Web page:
Speaking of our protagonist, Chakuro (Hanae Natsuki) is one of the Marked, and serves as an archivist for the Mud Whale. By keeping the records as if they were diaries, he can bereave those who died, and slowly make peace with his inevitable fate. As someone who also defaults to writing as a coping mechanism in difficult times, I can relate all too well with Chakuro. My only criticism would be directed towards how we received our exposition through his narrative. There was a lack of flow, one which kept on getting interrupted by random information lumped in less than appropriate places, to the point of breaking immersion. How frustrating! Then again, I’ll begrudgingly concede that it actually fits Chakuro’s characterisation. He’s an observant boy, who soaks in details of the world around him. Yet he is awkward when it comes to expressing himself, lacking eloquence in both his writing and speech. However, he writes because he wants to, and for the sake of future generations. If these excerpts are all meant to come from the diary a 14 year old boy, then the clumsy writing becomes justifiable to some extent. When I was his age, my writing was probably worse, and I imagine the same could be said for many of us. So long as he keeps up at it, maybe we’ll start seeing improvements down the line.
If I had to bring up similar shows, Kujira no Kora wa Sajou ni Utau might feel like an amalgamation between Shin Sekai Yori and Nagi no Asukara. However, clear influences running from classical civilisation completely distinguish the series. Greek is widely adopted into the various terminologies, while the Mud Whale itself bears hallmarks of Babylonian architecture. In short, the creator did a fantastic job of capturing ancient sentiments on an epic and fantastical scale.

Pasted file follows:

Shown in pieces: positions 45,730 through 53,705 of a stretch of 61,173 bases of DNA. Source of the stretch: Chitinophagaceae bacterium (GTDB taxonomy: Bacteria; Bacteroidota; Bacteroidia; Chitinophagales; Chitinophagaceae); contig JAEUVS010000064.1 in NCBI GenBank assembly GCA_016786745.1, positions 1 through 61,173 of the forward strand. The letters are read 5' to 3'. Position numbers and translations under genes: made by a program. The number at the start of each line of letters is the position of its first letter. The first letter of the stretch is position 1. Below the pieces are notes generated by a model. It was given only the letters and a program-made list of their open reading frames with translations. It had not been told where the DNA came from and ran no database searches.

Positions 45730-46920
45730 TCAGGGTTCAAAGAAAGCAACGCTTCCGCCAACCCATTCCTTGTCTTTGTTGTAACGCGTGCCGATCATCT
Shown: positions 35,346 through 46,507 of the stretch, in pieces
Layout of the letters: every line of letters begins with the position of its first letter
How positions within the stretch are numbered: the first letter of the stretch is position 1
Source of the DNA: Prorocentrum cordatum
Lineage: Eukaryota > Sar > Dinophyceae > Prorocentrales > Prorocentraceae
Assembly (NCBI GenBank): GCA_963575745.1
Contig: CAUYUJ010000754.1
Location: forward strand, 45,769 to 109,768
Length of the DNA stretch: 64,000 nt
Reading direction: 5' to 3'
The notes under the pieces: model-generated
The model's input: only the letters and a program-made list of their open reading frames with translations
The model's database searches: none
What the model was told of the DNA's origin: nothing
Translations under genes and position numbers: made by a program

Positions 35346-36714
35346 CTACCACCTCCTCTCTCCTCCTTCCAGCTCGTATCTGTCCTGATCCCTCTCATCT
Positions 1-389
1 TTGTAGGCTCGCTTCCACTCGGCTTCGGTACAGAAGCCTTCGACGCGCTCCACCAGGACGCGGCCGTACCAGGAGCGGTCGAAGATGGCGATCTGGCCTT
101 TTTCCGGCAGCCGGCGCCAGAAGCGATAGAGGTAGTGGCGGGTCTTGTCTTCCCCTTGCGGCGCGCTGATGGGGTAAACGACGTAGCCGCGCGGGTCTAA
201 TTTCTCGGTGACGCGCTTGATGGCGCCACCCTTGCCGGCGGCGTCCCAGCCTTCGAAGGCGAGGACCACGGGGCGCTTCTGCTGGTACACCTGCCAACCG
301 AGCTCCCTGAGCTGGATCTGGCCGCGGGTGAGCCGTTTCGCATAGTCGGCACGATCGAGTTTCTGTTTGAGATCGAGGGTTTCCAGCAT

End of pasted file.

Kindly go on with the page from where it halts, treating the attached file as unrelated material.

That aside, the appearance of Lykos poses many questions. Where did she come from? Is there a civilisation that exists beyond the Mud Whale? If so, would that civilisation be friendly or hostile? Here is where I would echo the elder’s sentiment. Lykos is a harbinger of doom, who will likely mark the end of the Mud Whale’s voyage. After all, what happens when a civilisation that know of only war and death, encounters a paradise free from such evils? The paradise will become tainted at best, and at worst, utterly destroyed. If Lykos is any indication to go by, a living hell exists beyond the paradise of the Mud Whale, forcing children to abandon their emotions and fight in bloody wars. Sure, nothing new, but it’s an implication that never stops being so damn tragic for me. Whenever I hear about children being victims of war, I always think, what did they do to deserve this? I’m not ready to see the Mud Whale succumb to the violence of such a brutal reality, but it’s certainly looking that way if the civilisations are destined to cross paths.
As they say, et in Arcadia ego. Whenever I get that vibe, I’m conditioned to steel myself for the horrors up ahead, in anticipation for the bait and switch. The Mud Whale is all these children know, so I suspect that the series cover their journey into a wider world, and one much crueller than anything they could possibly imagine. However, the show must continue, as we become implicit in witnessing this glorious yet tragic spectacle.
ED: 「ハシタイロ」 (Hashitairo) by rionos